On May 10, 1982, Duran Duran released their second album. The thrusting, Thatcherite eighties had barely got going, but Rio already seemed the decade’s aspirational apogee. There was the title, with its whiff of sun-kissed exotica. There was the vivid purple cover, with its study of a slinky siren by the Playboy illustrator Patrick Nagel. And there were the songs, from the title track’s lush carnival hedonism to Hungry Like the Wolf’s unabashed I-want-it-all covetousness. It spawned three monster hit singles and went double platinum in the U.S., making Duran Duran the spearhead of what was swiftly branded the ‘second British invasion’. They had legions of devoted fans, known as Durannies. They had the world at their feet. And yet the press was resolutely unmoved. “Anglodisco at its most solemnly expedient,” thundered The Village Voice. “Bereft of the soul, passion and wit that makes a great record,” declared Record Mirror. Even I, then working for a weekly pop glossy, felt obliged to get in on the act. “Duran could churn out this kind of thing in their sleep,” I snarked of Save a Prayer or possibly Is There Something I Should Know? “Pity they’re not insomniacs.”
In retrospect, it’s easy to see why critical opprobrium rained down on Duran Duran. They seemed like gauche arrivistes compared to their peers: they came from Birmingham, for a start, which has always seemed fated to put the ‘second’ into second city, and they lacked Culture Club’s pansexual cachet or the Blitz-sanctioned and be-kilted swagger of Spandau Ballet. Simon Le Bon seemed far too cherubic and puppy-like to be a frontman, too eager, despite acing his audition in a pair of pink leopard-print pants; Nick Rhodes had the eyeliner and the backcombed highlights, but, parked behind his Roland, he resembled a kind of flat-pack David Sylvian; and the remaining trio consisted of people named Taylor who didn’t even have the merit of being related. Their avowed intent was to be “a cross between Chic and the Sex Pistols”, according to bassist John Taylor, but you would never have found the latter being so de trop as to namecheck punk in their songs in the way that Duran (who’d got their name from Milo O’Shea’s character Durand Durand in the camp sci-fi schlocker Barbarella) referenced the ‘new romantic’ in their debut single Planet Earth. “It had all got a bit dull and worthy after punk,” Le Bon told Vogue last year. “We wanted to bring in some glam elements, some funk, some Studio 54 flash... a bit of excess, you know?”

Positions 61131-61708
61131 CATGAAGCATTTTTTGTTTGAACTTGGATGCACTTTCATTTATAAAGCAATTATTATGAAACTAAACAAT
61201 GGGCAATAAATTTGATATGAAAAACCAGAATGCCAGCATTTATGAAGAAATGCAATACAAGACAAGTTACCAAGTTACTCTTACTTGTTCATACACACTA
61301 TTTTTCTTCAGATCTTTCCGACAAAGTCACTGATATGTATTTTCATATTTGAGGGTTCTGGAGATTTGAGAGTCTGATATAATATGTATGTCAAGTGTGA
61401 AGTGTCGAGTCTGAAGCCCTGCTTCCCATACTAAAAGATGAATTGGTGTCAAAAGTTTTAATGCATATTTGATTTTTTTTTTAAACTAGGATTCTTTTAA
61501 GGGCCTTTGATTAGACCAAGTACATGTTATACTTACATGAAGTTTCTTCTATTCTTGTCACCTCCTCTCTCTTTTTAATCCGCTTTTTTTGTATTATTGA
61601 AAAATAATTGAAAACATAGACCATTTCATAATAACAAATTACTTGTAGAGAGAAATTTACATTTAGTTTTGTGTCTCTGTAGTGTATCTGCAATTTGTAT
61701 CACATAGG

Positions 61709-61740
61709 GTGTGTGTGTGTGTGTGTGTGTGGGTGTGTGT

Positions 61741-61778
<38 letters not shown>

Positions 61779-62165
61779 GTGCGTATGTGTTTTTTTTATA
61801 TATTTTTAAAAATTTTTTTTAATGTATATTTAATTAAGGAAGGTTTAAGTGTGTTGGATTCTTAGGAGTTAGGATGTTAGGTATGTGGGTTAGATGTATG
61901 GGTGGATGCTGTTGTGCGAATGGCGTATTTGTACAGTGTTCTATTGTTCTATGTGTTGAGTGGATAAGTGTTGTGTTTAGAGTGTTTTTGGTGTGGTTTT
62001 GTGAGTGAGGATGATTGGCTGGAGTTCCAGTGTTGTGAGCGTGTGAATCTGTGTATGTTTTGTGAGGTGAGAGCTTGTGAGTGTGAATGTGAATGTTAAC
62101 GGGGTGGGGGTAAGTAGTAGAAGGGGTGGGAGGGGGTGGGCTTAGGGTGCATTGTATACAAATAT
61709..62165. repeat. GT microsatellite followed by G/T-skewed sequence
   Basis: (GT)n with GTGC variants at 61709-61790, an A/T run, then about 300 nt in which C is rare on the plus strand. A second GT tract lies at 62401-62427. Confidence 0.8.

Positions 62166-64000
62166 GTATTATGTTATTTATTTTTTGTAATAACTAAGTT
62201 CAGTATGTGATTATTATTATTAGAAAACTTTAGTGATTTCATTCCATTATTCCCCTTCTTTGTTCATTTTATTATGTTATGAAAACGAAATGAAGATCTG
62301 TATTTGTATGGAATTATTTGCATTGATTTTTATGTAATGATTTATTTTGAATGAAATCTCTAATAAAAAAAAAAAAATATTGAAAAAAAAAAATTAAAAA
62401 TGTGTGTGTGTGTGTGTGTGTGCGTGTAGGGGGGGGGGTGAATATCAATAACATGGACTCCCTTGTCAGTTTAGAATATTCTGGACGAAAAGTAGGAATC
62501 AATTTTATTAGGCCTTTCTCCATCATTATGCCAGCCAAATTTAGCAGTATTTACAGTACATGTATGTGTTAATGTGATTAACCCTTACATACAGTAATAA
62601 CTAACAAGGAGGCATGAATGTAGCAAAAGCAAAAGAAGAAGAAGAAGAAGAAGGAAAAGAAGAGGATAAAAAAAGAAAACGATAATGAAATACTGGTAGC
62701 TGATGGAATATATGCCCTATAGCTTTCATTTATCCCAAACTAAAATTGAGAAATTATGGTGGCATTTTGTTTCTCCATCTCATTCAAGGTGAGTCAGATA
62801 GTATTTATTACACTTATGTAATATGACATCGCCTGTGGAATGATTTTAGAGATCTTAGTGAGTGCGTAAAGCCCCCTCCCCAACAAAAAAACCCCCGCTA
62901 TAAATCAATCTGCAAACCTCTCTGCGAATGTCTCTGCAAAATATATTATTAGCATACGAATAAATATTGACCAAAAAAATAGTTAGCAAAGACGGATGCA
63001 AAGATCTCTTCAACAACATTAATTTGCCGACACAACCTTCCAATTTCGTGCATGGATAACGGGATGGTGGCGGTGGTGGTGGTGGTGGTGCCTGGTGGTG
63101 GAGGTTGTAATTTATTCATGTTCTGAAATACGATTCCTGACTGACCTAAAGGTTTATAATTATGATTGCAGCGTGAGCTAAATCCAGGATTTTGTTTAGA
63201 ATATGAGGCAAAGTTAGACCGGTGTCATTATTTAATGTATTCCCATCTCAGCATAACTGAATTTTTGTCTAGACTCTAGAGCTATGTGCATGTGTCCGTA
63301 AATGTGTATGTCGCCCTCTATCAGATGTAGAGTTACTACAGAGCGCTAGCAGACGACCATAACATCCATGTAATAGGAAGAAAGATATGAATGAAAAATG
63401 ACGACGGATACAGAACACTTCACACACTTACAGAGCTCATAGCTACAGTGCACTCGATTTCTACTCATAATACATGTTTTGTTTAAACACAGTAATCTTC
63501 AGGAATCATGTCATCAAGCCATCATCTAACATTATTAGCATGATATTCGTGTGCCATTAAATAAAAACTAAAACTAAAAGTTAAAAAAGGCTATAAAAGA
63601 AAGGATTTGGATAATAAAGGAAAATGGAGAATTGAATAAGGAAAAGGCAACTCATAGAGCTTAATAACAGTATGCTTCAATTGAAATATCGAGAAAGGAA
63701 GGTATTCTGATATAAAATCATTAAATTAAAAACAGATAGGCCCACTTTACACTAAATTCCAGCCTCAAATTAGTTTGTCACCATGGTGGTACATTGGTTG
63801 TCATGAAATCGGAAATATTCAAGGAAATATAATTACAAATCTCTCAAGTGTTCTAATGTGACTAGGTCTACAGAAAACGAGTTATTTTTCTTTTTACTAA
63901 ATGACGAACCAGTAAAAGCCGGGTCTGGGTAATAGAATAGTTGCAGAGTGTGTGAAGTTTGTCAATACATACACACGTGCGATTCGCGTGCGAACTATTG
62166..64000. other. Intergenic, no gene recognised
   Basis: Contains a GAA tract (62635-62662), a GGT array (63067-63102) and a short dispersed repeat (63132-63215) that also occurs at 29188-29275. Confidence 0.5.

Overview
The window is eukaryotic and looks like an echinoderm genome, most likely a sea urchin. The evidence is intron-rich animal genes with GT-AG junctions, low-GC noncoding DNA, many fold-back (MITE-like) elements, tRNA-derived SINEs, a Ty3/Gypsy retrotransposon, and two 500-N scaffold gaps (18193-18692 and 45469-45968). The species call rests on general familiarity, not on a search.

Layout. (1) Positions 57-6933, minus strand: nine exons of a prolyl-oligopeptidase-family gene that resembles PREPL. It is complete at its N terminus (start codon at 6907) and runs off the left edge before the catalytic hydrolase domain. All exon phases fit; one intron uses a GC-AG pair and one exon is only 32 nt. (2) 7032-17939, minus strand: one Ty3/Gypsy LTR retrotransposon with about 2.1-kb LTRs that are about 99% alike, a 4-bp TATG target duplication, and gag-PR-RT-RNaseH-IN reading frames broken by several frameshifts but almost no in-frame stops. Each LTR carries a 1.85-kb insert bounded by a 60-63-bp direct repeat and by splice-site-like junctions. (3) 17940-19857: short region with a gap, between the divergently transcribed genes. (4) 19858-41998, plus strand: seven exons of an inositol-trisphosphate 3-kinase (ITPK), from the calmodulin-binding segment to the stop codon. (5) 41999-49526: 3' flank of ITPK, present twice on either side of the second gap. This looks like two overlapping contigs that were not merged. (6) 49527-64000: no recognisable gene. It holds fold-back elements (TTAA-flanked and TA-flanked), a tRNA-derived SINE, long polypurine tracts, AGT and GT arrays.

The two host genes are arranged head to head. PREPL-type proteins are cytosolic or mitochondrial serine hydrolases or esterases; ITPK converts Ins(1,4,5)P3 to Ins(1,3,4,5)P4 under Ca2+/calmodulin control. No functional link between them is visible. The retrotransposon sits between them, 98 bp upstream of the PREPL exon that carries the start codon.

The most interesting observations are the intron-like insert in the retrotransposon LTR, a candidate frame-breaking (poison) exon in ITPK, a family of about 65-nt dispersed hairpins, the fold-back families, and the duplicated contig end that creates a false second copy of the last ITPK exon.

The latter quality was most strikingly apparent in the videos the band produced to accompany the Rio singles, which landed just as MTV was achieving global ascendancy. They’d already courted notoriety with the banned clip for Girls on Film, a Godley & Creme-helmed softcore fantasia of naked women pillow fighting and mud wrestling; now they decamped to Antigua and Sri Lanka with the director Russell Mulcahy for the full widescreen treatment. That meant a 70-foot yacht, pastel silk suits and feather-cuts for Rio (“Her name is Rio and she dances on the sand... ”) and elephants, palm-fringed bays, thronging souks, and Indiana Jones panamas for Save a Prayer and Hungry Like the Wolf (“Stalked in the forest, too close to hide... ”). The band may have long since demurred at the perceived excess — the whole Sri Lankan episode cost them only 20 grand; drummer Roger Taylor was left helplessly clinging to a lusty elephant as he charged off to seek a mate; and guitarist Andy Taylor fell out of a tree into a lagoon and got poisoned — but the resultant images were so striking, as the Los Angeles Times wrote many years later, that “people began to think a typical day for Duran Duran involved a yacht and a model in body paint”. They were labelled ‘a video band’, a triumph of bombast over bona fides. “It was quite annoying for a while, that we were pigeonholed like that,” Le Bon said.